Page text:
I noticed that when a page uses #REDIRECT, any time you try to get a diff of that page, it simply redirects instead of giving a diff (which would presumably show the text that was replaced by #REDIRECT). This could be exploited by a Wiki:WikiVandal
to replace good content with a #REDIRECT. Since you need to go to the DiffPage?
to edit the prior revision, this would make restoring the lost content very difficult. The only way would be to view the prior version, but then you lose the formatting. That would be a major pain on most non-trivial pages. -- Wiki:RobHarwood
TestRedirectFoolsDiff originally contained "Hi there". Then it was replaced with #REDIRECT TestRedirectFoolsDiffTwo.
If you remove the #REDIRECT, then save the page again, you will once again be able to access the diffs. Still...
It doesn't fool the WikiPatches/TaviStyleHistory, which has a nice diff interface. See http://sunir.org/apps/mb.pl?RecentChanges.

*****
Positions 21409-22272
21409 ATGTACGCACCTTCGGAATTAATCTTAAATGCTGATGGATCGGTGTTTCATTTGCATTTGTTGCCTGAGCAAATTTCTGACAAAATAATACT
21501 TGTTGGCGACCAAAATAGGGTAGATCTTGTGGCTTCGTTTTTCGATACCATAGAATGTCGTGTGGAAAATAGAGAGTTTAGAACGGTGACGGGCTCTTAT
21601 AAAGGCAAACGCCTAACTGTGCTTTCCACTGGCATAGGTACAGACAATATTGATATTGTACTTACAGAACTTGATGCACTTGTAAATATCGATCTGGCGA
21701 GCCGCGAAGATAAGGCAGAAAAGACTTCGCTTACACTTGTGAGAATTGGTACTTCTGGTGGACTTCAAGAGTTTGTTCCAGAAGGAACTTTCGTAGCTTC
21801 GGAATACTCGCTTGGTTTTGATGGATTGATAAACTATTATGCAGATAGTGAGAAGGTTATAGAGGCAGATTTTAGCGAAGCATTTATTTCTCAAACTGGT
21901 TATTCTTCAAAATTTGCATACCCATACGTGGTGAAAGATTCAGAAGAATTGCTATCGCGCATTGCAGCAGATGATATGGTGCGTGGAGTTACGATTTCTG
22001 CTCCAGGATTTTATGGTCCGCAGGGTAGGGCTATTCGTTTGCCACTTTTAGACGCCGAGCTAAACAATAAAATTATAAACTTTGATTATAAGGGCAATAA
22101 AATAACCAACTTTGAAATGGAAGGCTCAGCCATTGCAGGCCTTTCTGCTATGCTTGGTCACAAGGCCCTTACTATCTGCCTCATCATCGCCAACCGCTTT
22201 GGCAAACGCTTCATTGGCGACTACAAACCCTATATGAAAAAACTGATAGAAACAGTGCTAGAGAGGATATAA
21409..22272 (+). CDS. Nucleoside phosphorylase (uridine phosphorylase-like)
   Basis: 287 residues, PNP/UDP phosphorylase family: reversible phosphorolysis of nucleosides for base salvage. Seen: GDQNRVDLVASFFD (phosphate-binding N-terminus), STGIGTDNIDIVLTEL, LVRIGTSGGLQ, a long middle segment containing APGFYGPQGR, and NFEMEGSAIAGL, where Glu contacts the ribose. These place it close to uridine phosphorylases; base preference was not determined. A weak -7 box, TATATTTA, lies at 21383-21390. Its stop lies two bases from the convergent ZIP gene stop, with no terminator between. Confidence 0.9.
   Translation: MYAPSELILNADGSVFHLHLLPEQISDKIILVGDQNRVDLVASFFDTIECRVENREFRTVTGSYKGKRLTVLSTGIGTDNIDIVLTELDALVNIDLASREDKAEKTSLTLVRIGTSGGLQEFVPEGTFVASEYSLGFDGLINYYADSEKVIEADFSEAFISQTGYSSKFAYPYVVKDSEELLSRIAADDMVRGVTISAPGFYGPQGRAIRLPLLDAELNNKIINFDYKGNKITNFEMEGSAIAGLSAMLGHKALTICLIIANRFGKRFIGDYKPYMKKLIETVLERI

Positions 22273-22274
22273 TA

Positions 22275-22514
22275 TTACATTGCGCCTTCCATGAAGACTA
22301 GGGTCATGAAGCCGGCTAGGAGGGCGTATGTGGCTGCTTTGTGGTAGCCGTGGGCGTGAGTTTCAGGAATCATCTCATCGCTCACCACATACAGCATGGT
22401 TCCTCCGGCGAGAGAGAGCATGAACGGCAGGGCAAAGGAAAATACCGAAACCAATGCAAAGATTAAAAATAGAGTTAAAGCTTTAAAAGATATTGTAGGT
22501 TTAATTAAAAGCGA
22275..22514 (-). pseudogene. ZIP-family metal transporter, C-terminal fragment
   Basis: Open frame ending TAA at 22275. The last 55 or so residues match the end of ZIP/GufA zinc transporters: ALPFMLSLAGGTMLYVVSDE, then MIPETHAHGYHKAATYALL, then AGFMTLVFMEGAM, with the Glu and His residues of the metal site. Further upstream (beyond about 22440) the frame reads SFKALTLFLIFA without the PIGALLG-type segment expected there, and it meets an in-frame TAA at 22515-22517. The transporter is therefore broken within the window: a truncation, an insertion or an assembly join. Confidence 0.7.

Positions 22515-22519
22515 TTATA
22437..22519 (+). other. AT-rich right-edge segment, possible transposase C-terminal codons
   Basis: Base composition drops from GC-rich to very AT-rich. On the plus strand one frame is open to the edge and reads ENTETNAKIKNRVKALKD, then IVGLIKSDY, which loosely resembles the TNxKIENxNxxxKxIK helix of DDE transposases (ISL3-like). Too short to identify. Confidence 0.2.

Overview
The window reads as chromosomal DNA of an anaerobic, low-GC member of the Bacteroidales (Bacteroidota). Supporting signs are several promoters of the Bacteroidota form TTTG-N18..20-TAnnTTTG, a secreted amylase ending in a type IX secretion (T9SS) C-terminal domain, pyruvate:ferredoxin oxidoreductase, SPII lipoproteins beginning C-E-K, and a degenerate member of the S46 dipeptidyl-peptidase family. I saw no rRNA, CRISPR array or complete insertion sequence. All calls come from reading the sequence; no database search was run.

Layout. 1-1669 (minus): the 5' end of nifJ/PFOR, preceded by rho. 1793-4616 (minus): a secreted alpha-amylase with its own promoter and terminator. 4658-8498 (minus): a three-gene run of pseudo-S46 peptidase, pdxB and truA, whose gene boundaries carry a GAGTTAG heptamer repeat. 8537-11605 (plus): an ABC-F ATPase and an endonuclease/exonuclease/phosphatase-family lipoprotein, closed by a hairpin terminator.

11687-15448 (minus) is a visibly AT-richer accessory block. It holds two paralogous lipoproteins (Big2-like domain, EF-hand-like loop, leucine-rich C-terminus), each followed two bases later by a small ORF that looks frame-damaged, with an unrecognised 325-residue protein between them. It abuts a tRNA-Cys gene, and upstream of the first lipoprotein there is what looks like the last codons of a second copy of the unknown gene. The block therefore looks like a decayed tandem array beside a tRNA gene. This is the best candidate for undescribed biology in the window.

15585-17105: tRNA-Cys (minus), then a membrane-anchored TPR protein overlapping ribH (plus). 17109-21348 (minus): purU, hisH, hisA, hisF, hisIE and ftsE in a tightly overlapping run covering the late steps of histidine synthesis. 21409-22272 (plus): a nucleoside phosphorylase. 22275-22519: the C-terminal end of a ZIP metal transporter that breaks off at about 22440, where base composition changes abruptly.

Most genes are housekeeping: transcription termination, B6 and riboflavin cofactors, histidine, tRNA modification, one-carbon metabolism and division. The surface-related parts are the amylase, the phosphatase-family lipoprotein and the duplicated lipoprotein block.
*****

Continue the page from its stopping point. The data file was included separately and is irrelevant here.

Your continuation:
It seemed to still fool it when I clicked the diff on http://sunir.org/apps/mb.pl?RecentChanges
Use the WikiPatches/TaviStyleHistory. i.e. look at the changes link instead. If you removed the (diff) link and replaced it with (changes), that would be sufficient. That would also be how Tavi behaves.
I have decided not to change this behavior for 1.0, which uses the TaviStyleHistory?
. I am not convinced that one needs to see the differences to revert this style of vandalism (using REDIRECT commands). One can revert it in the same way that one can always revert malicious redirects. To revert the example above, one would click on TestRedirectFoolsDiff
, and be redirected to TestRedirectFoolsDiffTwo
. On the top of the target page there will be the text "(redirected from TestRedirectFoolsDiff
)", where the page name is a link to the edit
form of the page. Once one has reached the edit page, one can click on "View other revisions", then click on the latest non-vandalized revision number. Finally, click on the "Edit revision 1 of this page" link, then click the "Save" button to revert. --CliffordAdams